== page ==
I have spent every day since the placement of my first bolt and the lead of my first trad FA practicing and preaching stewardship; the concept that the route developer is responsible for the trails and impact of the crag.

But while I am shouting into silence, the Access Fund and its corporate partners, the climbing equipment companies, are creating climbers by the hundreds with huge social events,  Learn to Climb clinics, and promo tours, all of which, BTW, have a gigantic impact on the climbing venues in which they are held.

(Sorry, but you can’t put upwards of three thousand people anywhere outdoors without a lot of water bottle tops, tape, rope ends, human waste and trampled vegetation.  I cleaned up after three Phoenix Climbing Comps.  End of story.)

To round out the picture, membership in the Access Fund will now get you a discount on one of the finest 4 wheel drive vehicles in America, to allow you to go anywhere you like off-road to practice your LNT views and hone your shiny new skills with a drill, as you righteously retro-bolt classic run-outs into safe sport routes.

Which is perfect, because we need to go back to that crowd calling for young Joe Kinder’s blood over the desecration of two junipers; the online experts and forum ninjas, the cyber judges of unknown and unproven provenance, the members of the Nature Conservancy and the World Wildlife Fund and the faceless, vocal hordes of entitled climbers of middling experience and skill: The Climbing Community.

This is a unique culture with a number of people across a wide range of ages and origins, genders and physical challenges, doing truly incredible and impressive things, some of them even admirable as human beings.

But, increasingly, they are technocrats of suburbia; living in apartments and condos and houses built on what was often open farmland or second-growth forest, structures that are only “green” by definition, requiring just as many resource consuming, impact-creating humans as ever to assemble and complete, and producing just about as much waste in transportation and construction, if not manufacture.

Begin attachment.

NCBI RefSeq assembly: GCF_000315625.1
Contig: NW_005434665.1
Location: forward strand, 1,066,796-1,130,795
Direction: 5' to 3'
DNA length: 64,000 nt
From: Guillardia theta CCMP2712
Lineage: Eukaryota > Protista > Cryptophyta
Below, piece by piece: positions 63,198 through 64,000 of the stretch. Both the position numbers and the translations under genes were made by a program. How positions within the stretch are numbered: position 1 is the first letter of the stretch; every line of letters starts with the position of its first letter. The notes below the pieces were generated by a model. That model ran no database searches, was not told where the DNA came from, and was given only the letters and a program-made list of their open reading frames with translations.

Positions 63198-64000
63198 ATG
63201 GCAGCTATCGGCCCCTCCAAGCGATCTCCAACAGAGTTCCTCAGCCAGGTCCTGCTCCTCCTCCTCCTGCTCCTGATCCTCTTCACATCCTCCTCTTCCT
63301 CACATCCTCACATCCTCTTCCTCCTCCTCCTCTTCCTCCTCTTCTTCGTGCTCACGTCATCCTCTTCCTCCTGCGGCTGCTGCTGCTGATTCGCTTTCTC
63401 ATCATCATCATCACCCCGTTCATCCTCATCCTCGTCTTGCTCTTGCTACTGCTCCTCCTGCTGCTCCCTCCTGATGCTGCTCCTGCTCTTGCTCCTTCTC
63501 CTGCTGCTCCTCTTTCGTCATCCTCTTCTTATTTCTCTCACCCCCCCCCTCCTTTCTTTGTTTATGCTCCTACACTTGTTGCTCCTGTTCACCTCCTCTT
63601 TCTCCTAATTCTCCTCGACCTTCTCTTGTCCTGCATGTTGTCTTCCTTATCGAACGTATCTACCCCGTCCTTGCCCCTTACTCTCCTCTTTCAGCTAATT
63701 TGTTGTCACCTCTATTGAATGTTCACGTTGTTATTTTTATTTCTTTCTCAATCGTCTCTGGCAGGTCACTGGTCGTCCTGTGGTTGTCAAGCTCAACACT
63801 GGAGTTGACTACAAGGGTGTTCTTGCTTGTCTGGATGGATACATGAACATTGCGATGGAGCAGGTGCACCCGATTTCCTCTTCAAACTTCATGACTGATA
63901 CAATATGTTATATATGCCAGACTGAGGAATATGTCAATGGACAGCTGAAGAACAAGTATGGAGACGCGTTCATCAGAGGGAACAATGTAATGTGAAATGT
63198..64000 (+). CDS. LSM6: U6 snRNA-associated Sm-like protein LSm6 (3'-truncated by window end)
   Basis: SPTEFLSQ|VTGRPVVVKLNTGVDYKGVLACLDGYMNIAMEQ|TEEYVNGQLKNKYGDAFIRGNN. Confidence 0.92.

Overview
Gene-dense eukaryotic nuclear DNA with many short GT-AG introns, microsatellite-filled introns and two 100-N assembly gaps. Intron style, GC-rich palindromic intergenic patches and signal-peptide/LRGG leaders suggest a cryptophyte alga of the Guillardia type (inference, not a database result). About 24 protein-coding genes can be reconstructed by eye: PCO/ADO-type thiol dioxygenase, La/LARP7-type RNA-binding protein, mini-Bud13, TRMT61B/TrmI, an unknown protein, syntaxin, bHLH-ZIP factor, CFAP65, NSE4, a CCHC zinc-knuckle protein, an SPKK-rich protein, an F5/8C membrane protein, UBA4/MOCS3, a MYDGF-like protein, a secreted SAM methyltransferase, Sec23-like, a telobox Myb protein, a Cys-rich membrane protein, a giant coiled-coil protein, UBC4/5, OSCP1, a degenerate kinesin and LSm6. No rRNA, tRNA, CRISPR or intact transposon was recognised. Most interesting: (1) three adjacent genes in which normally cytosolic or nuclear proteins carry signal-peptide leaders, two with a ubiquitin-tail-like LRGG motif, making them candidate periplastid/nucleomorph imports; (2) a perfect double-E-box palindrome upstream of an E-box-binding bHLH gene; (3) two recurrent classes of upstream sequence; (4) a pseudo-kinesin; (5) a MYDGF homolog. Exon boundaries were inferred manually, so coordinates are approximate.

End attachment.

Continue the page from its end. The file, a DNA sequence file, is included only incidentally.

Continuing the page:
The new environmentalists come and go from these idealistic illusions of home driving vehicles that no matter how environmentally conscious are still made of thousands of pounds of refined substances that do not simply melt away in the sun at the end of the vehicle’s life.  It has been this author’s experience that most of them are SUVs that typically arrive at their destination carrying one or, rarely, two people and, more often, up to five dogs, where they will park on vegetation as necessary to get to the Scene happening around the latest Destination Crag, no matter how many cars and vans and hybrids are already lining the roads.

Once they have trampled all the tiny new growths on the trail, texting all the while on their improved 4G network or shooting footage on their GoPro while their unleashed companion chases deer and squirrels and kills the occasional wood mouse or chipmunk out of sheer fright, they will invariably stop somewhere near the center of the trail adjacent on of the more popular lines, usually the one with the biggest crowd, where they will ignore the traffic jam they are creating as they break out a pack full of aluminum and nylon, two of the most high-impact substances ever created.  The second substance will also comprise most of their apparel in some form or another, although not one in one thousand will have any idea of the means or methods and impact of recycling either product, short of weaving a rope rug or putting biners in the corners of your truck bed.

While half a dozen of the chosen top-rope the same handful of moderate lines on which they have been falling at the same crux for most of their outdoor climbing careers (usually a period measured in days, not years), other groups not of their local tribe will pass hopefully back and forth, since the lines now under siege will inevitably be the only routes in that grade at the crag, and the ropes draped upon them will remain until the last light fades from the sky and all the chalk bags run dry. 

Meanwhile, the dogs of these paragons of environmental activism and sensitivity will carry on with their program: digging comfy holes in the middle of belay areas, running off to the parking lot to pee on other people’s tires and get bitten by copperheads or rattlers, chasing deer and crossing property boundaries and, in between all of this, pooping out interesting piles and logs of artificial color and ingredients along the trails.

As evening falls and even the strongest cell phone batteries begin to fade, the tribe will all waltz off, in separate cars of course, to meet in some trendy bistro with a carbon footprint the size of Rhode island, there to update their Facebook status and upload to their blogs and spurt their GoPro onto You Tube, none of which has any environmental impact or carbon footprint because the Internet is maintained by a mystical force without physical location that runs on Tesla Zero-point generators that create power from nothing in a parallel dimension.